A hot topic at Tuesday's Columbia County School Board meeting was a controversial book in elementary school libraries.
At the meeting on April 25, parents presented a list of dirty words in a book they say is "vulgar".
Oddly enough, the award-winning book was written by a former elementary school teacher who has strong ties to the Presbyterian Church.
It's a slippery slope situation, censoring books in schools, but board members finally closed the chapter on this controversial debate.
River Ridge Elementary School parents Danny and Veronica Lack came to board members with a rundown of every profane or objectionable reference used in the book "The Same Stuff As Stars".
The Lacks made the list after learning their third grader checked out the book that's designed for middle grade readers.
Some of their concerns include quotes like, "hell's bells" or "last time ever have to view this hell hole again."
School board member Regina Buccafusco doesn't think all of the references were out of line.
"Some of the references the mother made was fear of abandonment, rejection. The story is tragic and so is 'Bambi'," she said.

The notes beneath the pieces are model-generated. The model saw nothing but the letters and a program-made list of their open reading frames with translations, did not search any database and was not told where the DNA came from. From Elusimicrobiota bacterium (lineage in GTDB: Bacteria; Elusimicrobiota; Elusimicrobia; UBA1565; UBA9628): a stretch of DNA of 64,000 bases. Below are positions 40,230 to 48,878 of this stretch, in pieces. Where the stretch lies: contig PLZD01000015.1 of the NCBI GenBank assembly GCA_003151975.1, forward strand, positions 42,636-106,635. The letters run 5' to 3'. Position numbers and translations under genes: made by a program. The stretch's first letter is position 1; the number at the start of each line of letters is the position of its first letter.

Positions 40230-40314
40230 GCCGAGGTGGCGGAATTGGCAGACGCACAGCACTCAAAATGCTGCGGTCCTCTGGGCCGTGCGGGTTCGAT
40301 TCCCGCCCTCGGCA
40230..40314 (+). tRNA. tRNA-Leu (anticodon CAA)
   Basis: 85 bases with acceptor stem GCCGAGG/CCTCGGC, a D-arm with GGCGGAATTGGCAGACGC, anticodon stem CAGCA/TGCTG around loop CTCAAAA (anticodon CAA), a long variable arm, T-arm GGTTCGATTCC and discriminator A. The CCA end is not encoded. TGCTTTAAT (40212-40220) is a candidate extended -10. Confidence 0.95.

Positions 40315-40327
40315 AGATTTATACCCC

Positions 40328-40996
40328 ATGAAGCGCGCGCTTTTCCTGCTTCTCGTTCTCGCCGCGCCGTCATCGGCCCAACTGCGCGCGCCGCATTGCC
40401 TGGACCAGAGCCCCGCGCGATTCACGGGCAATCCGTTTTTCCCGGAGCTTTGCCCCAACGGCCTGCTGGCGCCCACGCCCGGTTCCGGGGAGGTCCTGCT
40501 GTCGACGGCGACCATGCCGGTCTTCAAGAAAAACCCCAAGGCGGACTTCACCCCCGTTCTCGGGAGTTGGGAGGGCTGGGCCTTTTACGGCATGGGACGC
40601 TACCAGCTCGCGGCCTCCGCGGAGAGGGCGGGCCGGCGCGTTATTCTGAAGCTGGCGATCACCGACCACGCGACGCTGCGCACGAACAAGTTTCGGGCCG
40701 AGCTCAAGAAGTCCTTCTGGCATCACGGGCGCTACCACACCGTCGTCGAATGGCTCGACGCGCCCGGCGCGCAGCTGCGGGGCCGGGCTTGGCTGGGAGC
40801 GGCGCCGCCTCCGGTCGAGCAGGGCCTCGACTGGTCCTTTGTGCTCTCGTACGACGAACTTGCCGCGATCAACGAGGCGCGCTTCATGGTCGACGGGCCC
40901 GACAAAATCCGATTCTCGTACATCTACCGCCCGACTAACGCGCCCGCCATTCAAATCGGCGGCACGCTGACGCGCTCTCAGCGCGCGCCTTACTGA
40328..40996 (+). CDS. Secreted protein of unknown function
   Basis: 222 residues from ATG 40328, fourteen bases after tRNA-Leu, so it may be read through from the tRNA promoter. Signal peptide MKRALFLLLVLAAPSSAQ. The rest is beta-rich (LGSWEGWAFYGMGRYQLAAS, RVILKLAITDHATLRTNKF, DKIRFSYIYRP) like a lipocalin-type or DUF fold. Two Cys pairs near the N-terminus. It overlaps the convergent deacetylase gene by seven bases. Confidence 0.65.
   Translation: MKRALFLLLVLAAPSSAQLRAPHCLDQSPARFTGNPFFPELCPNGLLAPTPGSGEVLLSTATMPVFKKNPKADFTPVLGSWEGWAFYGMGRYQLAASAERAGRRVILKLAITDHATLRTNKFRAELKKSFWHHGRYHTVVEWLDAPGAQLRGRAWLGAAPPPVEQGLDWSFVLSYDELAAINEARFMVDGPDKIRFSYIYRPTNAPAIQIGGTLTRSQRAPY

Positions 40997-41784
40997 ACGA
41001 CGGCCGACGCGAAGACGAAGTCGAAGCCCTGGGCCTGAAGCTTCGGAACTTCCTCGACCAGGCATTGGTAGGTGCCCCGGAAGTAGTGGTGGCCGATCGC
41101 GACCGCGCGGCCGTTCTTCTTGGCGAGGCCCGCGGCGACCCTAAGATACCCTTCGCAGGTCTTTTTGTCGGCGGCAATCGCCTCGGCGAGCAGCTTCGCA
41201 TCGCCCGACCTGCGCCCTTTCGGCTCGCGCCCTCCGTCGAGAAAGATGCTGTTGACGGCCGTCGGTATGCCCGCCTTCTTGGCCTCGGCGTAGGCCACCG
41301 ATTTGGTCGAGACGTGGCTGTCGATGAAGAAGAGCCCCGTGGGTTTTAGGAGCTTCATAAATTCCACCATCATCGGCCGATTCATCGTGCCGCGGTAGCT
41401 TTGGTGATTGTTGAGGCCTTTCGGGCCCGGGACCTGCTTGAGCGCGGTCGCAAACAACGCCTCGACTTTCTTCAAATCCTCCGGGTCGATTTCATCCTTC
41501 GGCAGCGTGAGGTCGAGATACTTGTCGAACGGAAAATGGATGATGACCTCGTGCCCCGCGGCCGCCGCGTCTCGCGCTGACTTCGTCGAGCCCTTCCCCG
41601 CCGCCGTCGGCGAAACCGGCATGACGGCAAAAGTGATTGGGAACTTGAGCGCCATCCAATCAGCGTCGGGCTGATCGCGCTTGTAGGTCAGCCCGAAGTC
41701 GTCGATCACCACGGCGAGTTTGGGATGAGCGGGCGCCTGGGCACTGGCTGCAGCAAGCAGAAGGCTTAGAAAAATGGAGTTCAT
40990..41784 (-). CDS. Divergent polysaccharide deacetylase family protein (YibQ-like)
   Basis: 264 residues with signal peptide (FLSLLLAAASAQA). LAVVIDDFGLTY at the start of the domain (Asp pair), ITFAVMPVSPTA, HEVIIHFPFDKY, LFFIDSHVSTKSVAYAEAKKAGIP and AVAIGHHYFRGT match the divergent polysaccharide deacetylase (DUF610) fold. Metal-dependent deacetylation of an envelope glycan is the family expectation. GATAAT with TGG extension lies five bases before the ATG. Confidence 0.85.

She says she'd be okay with the book sitting on elementary school shelves as long as only older students could check it out.
And that's exactly what the reconsideration committee decided.
The committee said, "The harsh language used by the author was for the purpose of character development."
The book is on the School Library Journal's Best Books for Young Readers for 2002.
But that's not good enough for board member Roxanne Whittaker.
"I wouldn't want my child talking like that, and at the same time we're saying, 'Well it's okay to read those words to me'," Whittaker says.
"The irony is that the committee is made up of media specialists, teachers, and you think they're the most conservative, the librarians, and we voted to be more conservative," says Buccafusco.
The board decided to go ahead and remove the book from the elementary schools in Columbia County and keep it on middle school shelves, agreeing that if a fourth or fifth grade student really wanted to read the book, they could go to the public library to do so.
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